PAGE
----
Barracuda Nuclear Powered Attack Submarines

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The French defense procurement agency DGA awarded DCN group and partner Areva-TA a contract for the production of six new-generation nuclear-powered attack submarines (SSN) of the Barracuda class, which will replace the Rubis-class submarines currently in service. The initial €1 Billion phase of the contract covers the design and development of the new class. Six subsequent options will fund each of the submarine's production and maintenance over 20 years for a total of additional €7 Billion. The first Barracuda SSN is scheduled for delivery in 2016.

While smaller than other SSNs currently under development in the west, specifically the U.S.’ Virginia class and the U. K.’s Astute class, the Barracuda will utilize advanced technologies developed for the French Le Triomphant-class SSBNs and the Scorpene conventionally powered submarine.

The 325 foot (99 meter) long Barracuda will have a displacement of 4,765 tons when submerged. Driven by hybrid steam-electric powerplant, based on a derivative of the K15 plant, which already powers the SSBN and Charles de Gaulle aircraft carrier, it will be able to maintain a submerged speed of up to 25 knots.

Compared with the crew of 70 in the current Rubis class, Barracuda will accommodate a crew of 60 plus 15 passengers (for example, special forces personnel). Reduction in the crew is made possible by the introduction of highly automated platform management system, and sophisticated data distribution network spanning over most operational functions. Unlike conventional designs, the aft section housing the nuclear powerplant and propulsion systems will not be armed, further improving safety and survivability of the platform. The design also features an X-shaped combination of diving planes/control surfaces for improved underwater control.

The submarines will carry In 20 tube-launched weapons comprised of a mix of various missiles and torpedoes. The primary land-attack weapon will utilize the MDCN cruise missiles (SCALP Naval). Anti-surface and anti-submarine weapons will comprise future heavyweight torpedoes and the SM39 anti-ship missiles (Submarine-launched Exocet). In addition to its anti-surface and anti-submarine capabilities, the Barracuda will accommodate intelligence gathering equipment and capabilities of deployment of special forces.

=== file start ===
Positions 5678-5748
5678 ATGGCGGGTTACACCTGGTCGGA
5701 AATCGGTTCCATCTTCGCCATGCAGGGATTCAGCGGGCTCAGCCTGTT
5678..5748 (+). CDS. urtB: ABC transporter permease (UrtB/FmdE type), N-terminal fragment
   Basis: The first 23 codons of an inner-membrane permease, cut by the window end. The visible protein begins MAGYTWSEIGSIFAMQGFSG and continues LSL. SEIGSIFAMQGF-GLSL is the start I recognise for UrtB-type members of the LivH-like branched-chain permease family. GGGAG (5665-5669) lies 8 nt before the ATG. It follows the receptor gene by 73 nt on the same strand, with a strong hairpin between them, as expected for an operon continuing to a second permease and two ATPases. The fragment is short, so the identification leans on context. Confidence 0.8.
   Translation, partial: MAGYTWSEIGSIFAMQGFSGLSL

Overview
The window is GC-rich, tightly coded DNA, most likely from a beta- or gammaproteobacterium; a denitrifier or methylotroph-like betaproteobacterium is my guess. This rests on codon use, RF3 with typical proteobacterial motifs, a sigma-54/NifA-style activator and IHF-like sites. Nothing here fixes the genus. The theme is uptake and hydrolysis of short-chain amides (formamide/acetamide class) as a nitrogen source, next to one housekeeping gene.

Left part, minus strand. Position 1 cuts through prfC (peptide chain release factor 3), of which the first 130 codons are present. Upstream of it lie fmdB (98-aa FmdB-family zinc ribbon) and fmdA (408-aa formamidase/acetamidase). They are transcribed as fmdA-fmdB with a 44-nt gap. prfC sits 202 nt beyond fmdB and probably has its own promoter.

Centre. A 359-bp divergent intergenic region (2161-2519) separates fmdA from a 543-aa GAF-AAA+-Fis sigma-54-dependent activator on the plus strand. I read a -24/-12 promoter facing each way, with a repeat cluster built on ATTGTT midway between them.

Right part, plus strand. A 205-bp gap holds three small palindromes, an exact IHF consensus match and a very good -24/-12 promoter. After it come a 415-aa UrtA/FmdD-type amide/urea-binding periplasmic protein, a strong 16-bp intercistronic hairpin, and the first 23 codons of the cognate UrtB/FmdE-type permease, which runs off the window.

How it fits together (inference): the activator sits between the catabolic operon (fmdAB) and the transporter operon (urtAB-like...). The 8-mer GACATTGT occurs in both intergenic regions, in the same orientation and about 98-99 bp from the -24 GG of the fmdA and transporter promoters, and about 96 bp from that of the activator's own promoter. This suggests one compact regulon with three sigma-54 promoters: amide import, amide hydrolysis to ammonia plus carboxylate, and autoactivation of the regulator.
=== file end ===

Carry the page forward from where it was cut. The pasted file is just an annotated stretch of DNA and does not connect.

Barracuda is designed with advanced 'stealth' capabilities, with reduced acoustic and electromagnetic signatures. Its high ‘acoustic speed’ (i.e. maximum speed at which self-radiated noise is compatible with reliable detection of other submarines) offers high agility and discretion, while a discreet communications suite will make it low-signature, crisis control operations.

The interval between refueling and complex overhauls (RCOHs) has been extended from seven to ten years, with just one intermediate maintenance period per year. The hybrid steam-electric propulsion technology proposed by DCN for the Barracuda program will use a reactor core offering a lifetime of ten years. This system uses a single steam drum with increased propulsion mode redundancy to ensure economical core depletion, a high tactical speed and improved safety. DCN is incorporating improved maintainability into the Barracuda which will be designed for a nominal availability of 240 days/year. This class will be the first French submarine to use non-penetrating masts and periscopes, thereby giving the naval architects greater freedom in positioning the sail relative to the hull.

Within the DCN/Areva TA program consortium, DCN will act as the submarine prime contractor, including responsibilities as overall design, platform and propulsion system prime contractor, systems integrator, nuclear safety studies coordinator and through-life support prime contractor while Areva TA will act as prime contractor for the nuclear powerplant. The total construction time for each submarine will be 120 months (10 years).


 


 

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